It will come as a surprise to no one that Jeffrey Lord, supposedly the scribe behind 37* books about a dimension-hopping James Bond/Conan the Barbarian ripoff, is entirely fictional. The Richard Blade books aren’t the sort of thing any author with an ounce of self-respect would attach their real name to. And no one would churn out nearly 40 of these things unless they were some sort of literary sadomasochist.
So who were the poor souls being paid by the word behind this ultra-pulpy series? According to Wikipedia, Manning Lee Stokes wrote the first eight books. He then handed off scripting duties to Roland J. Green, who would pen all the rest of the books with the exception, for some reason, of #30, Dimension of Horror, which was written by Ray Faraday Nelson.
But Manning Lee Stokes wrote the first octet of Blade novels, including the three books reviewed so far, setting the tone for the rest of the series. So in this post let’s dig into what we know about the guy. We’ll save Mr. Green and Mr. Nelson for another day.
This is, unfortunately, something of an exercise in filling in the blanks, since there’s not much out there on the internet about Mr. Stokes, other than his extensive bibliography.
Manning Lee Stokes died in 1976, but was fairly prolific right up until the end. He had a 16 books published under his own name – mostly murder mysteries (this includes the amazing title, Corporate Hooker, Inc). He wrote another 69(!) books under pseudonyms, many of which were series that, similar to the Richard Blade books, featured a rotating stable of writers. In the late 40’s and early 50’s Stokes also wrote some comic books. This would have been right before the crash and the institution of the notorious Comics Code Authority. Unsurprisingly, he also contributed stories for men’s magazines of the era, such as Action for Men.
Stokes also had a couple of novels published in French, believe it or not. Almost makes him sound like a classy guy, but then you remember that he wrote Corporate Hooker, not to mention Slave of Sarma.
The weird thing is that Stokes does bring a certain air of dignity even to the loincloth-clad adventures of Richard Blade. The vocabulary he deploys is miles above what is necessary for this kind of sleazy pulp. I have had to look up a couple words every time I cracked open one of Stokes’ Blade novels.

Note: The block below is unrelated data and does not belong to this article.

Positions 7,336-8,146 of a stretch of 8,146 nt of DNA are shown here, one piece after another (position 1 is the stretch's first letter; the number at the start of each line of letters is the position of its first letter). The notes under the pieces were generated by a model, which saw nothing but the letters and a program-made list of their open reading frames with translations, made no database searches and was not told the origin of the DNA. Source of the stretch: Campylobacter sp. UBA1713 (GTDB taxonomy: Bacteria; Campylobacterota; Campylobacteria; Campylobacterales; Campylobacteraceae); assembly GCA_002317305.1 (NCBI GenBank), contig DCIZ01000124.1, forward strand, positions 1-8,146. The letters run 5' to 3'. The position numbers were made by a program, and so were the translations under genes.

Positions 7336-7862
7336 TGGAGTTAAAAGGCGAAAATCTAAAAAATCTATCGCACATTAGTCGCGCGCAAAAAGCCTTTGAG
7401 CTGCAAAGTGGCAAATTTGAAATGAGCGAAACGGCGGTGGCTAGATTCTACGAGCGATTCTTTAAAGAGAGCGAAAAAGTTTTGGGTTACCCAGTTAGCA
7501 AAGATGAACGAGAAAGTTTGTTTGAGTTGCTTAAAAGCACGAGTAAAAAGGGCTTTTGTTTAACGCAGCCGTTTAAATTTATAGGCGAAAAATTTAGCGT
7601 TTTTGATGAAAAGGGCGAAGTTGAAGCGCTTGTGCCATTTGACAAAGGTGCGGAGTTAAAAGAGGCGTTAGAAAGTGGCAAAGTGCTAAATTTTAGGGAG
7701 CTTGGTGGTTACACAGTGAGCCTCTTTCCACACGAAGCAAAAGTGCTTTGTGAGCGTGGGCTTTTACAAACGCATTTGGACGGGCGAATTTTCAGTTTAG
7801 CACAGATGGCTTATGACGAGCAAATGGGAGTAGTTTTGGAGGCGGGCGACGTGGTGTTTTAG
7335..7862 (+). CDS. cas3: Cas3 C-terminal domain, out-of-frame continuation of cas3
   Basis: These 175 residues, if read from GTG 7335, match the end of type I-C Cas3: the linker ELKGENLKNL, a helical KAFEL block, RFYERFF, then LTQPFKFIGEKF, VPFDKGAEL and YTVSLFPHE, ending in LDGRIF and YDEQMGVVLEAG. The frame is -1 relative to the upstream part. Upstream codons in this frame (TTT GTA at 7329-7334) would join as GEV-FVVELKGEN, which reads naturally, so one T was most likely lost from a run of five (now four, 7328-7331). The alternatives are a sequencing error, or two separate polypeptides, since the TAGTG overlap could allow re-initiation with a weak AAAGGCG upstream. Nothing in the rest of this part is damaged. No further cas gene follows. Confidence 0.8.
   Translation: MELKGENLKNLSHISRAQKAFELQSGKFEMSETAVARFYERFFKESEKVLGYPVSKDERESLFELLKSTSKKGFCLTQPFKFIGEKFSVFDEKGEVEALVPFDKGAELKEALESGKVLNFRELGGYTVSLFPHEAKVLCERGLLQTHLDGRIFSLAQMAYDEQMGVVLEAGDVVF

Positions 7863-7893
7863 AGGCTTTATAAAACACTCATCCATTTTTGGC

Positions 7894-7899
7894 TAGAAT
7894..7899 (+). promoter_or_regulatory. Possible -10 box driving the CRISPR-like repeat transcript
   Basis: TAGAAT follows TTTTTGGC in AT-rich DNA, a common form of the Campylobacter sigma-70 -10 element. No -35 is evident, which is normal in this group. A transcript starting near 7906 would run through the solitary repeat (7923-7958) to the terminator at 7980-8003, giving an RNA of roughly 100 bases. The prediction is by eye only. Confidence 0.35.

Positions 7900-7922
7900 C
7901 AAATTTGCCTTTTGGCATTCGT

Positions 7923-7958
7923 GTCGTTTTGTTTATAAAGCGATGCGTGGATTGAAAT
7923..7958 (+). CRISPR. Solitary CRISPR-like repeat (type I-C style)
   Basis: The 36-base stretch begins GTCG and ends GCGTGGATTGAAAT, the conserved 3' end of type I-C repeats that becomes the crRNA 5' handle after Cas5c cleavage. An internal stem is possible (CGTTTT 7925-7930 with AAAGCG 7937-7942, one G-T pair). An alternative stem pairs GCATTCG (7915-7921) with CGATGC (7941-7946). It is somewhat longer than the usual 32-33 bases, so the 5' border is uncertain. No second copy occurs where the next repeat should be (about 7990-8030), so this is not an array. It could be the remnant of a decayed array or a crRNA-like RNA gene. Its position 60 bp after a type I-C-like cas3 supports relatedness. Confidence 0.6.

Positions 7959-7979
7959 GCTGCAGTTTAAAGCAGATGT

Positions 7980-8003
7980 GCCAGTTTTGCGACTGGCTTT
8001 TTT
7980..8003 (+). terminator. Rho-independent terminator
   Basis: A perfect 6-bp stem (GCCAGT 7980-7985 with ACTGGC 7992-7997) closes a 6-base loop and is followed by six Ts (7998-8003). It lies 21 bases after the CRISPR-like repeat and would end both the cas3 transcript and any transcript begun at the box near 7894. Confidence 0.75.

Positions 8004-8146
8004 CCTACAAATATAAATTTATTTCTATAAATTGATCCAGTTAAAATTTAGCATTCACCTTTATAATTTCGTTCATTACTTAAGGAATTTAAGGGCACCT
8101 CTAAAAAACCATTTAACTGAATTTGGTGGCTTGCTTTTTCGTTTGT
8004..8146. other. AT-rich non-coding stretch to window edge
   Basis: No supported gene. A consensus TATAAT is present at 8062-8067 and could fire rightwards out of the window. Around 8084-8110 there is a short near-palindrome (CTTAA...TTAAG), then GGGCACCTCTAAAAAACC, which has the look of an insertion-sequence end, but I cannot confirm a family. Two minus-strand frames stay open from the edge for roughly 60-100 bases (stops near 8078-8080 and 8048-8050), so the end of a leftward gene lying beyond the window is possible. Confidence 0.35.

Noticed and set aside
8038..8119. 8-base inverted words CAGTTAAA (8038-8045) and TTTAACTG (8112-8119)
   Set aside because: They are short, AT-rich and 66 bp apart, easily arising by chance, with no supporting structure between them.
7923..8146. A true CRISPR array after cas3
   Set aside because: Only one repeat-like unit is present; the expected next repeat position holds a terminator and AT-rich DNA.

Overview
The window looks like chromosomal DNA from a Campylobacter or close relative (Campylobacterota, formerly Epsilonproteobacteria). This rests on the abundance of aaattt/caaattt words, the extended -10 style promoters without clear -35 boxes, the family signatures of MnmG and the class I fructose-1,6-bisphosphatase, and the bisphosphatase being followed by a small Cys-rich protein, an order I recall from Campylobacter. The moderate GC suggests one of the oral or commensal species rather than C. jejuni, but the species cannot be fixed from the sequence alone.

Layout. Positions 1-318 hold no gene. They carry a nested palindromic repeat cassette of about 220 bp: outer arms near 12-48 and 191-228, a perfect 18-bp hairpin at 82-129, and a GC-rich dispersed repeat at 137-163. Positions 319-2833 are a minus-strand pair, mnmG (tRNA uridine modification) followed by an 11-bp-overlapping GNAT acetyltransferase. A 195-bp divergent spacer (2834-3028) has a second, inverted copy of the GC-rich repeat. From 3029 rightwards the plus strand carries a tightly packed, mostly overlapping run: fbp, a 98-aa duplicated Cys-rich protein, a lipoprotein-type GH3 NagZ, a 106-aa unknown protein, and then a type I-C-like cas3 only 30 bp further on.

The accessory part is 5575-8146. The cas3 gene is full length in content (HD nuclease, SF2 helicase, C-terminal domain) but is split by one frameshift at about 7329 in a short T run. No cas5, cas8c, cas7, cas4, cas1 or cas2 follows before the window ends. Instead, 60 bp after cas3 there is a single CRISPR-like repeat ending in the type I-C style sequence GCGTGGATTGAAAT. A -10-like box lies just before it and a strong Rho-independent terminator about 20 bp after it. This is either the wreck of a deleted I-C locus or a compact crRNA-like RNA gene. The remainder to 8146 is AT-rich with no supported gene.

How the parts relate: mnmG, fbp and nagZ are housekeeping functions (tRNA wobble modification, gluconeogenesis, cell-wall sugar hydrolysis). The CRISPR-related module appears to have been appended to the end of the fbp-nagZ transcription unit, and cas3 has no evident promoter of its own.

He also plots his books much more densely than the subject matter strictly requires – occasionally to the books’ detriment, as the various twists and intricacies get tiresome at times. The reader just wants to see Blade fight monsters and bone sexy ladies, and here comes Stokes layering on the subtleties and intrigue.
Stokes’ literary career, such as it was, picks up with The Wolf Howls “Murder” in 1945, which strongly suggests that Stokes fought in World War II. In his thirties during the war, he would not have been too old to take part.
I find Stokes’ writing in the Richard Blade series to be an odd blend of highbrow and lowbrow. It makes you wonder if he could have written something really fine, if he’d had time to take a breath and slow down for a minute. Instead he was churning out books for multiple series at what must have been a dizzying pace for most of his career.
Richard Blade wasn’t even Stokes’ first stab at writing a series featuring a James Bond ripoff. The Nick Carter (aka “Killmaster”) series was another house series that he wrote for. Nick Carter, as far as I can tell, never traveled to Dimension X, though.
Detailed biographical information about Stokes is sketchy. I can tell you that he married his brother’s wife after his brother died. I bet there is an interesting story there. Given his willingness to write under virtually any name for virtually any genre and even to try different mediums (magazines, comic books), he was clearly writing mostly to put food on the table. Was he content to slog in the trenches, writing pulp and sleaze under a series of pseudonyms? Or did he aspire to more?
Stokes did very little writing for ‘respectable’ publishers during his career. Pre-code comics, men’s magazines, pseudonymous pulp series, romance novels – this stuff was the dingy and disreputable bottom of the literary barrel. And yet, here is a guy who knew more than a few words and whose mastery of French was fine enough to write novels in the language.
I’m guessing that Manning Lee Stokes had aspirations beyond the pulps. Too bad for him, he never really got a chance to express them. But pop culture got some stuff that was a little more highbrow and erudite than it deserved.
If anyone finds any links with more information than what I’ve managed to unearth here about Stokes, I’d love to see them. Leave a comment.
We now return to our irregularly scheduled reviews of Richard Blade novels.
* That’s 37 books… in English. Here’s a fascinating tidbit from Wikipedia:
In the early 1990s the Russian publishers could secure the rights to only the first six books in the series, and approached the translator – Mikhail Akhmanov – to write the further adventures of Richard Blade. Together with then young sci-fi author Nick Perumov and others, Akhmanov wrote over sixteen sequels to the adventures of Richard Blade[.]
I dearly wish I could read Russian.